Natalie Solent

Politics, news, libertarianism, Science Fiction, religion, sewing. You got a problem, bud? I like sewing.

E-mail: nataliesolent-at-aol-dot-com (I assume it's OK to quote senders by name.)

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Thursday, September 15, 2005
Yesterday was a dreadful day in Iraq. The Scotsman reports that "more than 160 people were killed and hundreds wounded in the country's bloodiest day since the United States-led invasion in March 2003." No pretence is made any more that the bombs are targeted at men under arms:
In the worst attack yesterday, at least 114 civilians were killed and 160 injured by a suicide car bomber in a Shia district at 6:30am. Many of the dead were labourers who had gathered to find work.

...The bomber drove a van into an area where men were looking for jobs. After attracting their attention by offering employment, he detonated his device, causing carnage.

Apart from those whose husband, father or son did not come home yesterday, the world receives these accounts with a kind of numbness. Iraq fatigue. And in terms of news values, in terms of what will be mentioned in the history books, the Scotsman is correct not to lead with the numbers of the dead but with this statement:
AL-QAEDA'S leader in Iraq declared all-out war on Shiite Muslims
That's all Shiite Muslims everywhere, not just Iraq; the Scotsman's headline is belied by the text of the story.

Although for a long time Zarqawi's actions had suggested that his motive is to promote religious war between Sunni and Shia I had not heard that he had said so explicitly before. In the past I have sometimes thought of him as being like Charles Manson in more than sadism. (Manson sought by the murders of Sharon Tate and others to start a race war in America. His cult "family" were instructed to leave false clues suggesting that Black Panthers were the murderers. Manson belived that he and his group would emerge to rule over the ruins.) If these reports of an open declaration of war on the Shia are true then the parallel is not as close as I thought.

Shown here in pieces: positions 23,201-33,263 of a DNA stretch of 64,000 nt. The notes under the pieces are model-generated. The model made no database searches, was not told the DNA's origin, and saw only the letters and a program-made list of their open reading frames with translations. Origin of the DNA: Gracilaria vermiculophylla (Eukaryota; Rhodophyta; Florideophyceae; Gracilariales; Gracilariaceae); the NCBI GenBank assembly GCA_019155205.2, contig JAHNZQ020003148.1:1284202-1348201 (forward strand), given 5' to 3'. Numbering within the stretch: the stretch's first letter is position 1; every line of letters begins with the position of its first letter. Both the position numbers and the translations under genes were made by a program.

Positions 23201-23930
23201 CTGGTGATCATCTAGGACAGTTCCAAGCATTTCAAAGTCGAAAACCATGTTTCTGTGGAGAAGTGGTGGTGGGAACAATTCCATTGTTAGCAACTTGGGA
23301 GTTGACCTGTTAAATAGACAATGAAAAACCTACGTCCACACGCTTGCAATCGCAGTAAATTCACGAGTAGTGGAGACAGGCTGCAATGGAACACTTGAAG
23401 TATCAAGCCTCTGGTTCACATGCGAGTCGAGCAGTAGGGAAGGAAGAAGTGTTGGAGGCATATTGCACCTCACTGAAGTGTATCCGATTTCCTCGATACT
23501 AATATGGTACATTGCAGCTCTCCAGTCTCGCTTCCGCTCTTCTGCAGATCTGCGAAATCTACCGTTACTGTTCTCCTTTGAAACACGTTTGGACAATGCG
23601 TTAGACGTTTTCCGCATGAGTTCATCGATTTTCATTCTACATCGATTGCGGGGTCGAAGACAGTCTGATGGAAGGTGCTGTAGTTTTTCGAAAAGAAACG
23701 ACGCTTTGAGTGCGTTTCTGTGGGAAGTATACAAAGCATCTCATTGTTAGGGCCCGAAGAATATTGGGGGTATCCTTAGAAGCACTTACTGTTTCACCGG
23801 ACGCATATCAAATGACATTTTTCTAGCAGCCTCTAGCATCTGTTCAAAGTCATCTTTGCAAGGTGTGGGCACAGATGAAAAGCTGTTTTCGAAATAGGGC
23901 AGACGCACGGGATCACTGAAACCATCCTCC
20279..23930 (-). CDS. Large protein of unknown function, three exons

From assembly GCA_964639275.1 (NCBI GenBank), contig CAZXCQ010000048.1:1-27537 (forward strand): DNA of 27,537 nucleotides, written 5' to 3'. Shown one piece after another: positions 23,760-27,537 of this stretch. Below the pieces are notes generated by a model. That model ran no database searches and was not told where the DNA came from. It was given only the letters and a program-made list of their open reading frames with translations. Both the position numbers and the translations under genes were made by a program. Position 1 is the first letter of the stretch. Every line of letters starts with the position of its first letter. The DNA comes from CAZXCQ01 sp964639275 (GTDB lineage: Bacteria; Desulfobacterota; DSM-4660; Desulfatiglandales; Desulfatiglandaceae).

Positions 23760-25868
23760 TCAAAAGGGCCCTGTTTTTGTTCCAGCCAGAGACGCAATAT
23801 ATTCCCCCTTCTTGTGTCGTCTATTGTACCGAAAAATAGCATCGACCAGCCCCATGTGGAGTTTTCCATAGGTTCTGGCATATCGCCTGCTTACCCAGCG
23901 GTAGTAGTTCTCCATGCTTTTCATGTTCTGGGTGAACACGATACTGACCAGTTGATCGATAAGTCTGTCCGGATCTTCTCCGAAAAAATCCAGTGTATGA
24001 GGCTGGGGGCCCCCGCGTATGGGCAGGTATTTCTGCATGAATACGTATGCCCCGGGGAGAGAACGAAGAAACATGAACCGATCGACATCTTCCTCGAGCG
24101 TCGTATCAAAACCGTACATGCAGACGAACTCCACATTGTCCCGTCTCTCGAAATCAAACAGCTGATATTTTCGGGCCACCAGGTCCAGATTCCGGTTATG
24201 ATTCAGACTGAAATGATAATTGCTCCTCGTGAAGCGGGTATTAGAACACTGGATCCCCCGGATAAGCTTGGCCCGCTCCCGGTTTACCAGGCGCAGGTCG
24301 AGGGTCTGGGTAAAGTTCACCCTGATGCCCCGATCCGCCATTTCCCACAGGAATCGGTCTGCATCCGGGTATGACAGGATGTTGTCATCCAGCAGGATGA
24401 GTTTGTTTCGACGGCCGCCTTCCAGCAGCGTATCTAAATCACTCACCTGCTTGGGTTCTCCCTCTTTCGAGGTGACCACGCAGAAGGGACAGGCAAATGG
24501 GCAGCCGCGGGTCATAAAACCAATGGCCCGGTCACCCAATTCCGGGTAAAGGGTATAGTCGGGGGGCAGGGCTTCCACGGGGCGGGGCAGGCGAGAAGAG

Is it definitely true? This account from the BBC is hesitant:

In a statement on a website, the group al-Qaeda in Iraq said it acted after US and Iraqi forces attacked insurgents in the northern town of Talafar.

In a separate development the leader of al-Qaeda in Iraq, Abu Musab al-Zarqawi, purportedly declared "war against Shias in all of Iraq" in an audio tape released on the internet.

I think that when it describes the statement by Zarqawi as a "separate development" it means that the first statement, the one linking attacks by Al Qaeda in Iraq to Talafar, was made on a different website to the one that released the audio. There seems to be room for doubt that the audio was really Zarqawi.

These accounts from Al-Jazeera and the SITE institute also say that the identity of the speaker was probable but not certain.

I hope that it is true. If it is, I share a hope with Zarqawi: may his words be heard worldwide. I hope thus because I hope for his defeat. He has made his defeat more likely. Each time the message is repeated a few more Sunni in Iraq and the wider Arab world will recoil. Perhaps even a few more of our western supporters of the "resistance" will recoil.

Much of my parallel with Charles Manson still stands. Zarqawi doesn't wish to make war on the Shiites to benefit the Sunni. He didn't make all those women widows and take fathers from all those children yesterday so that other husbands and fathers should live. He wants his group to rule over the ruins.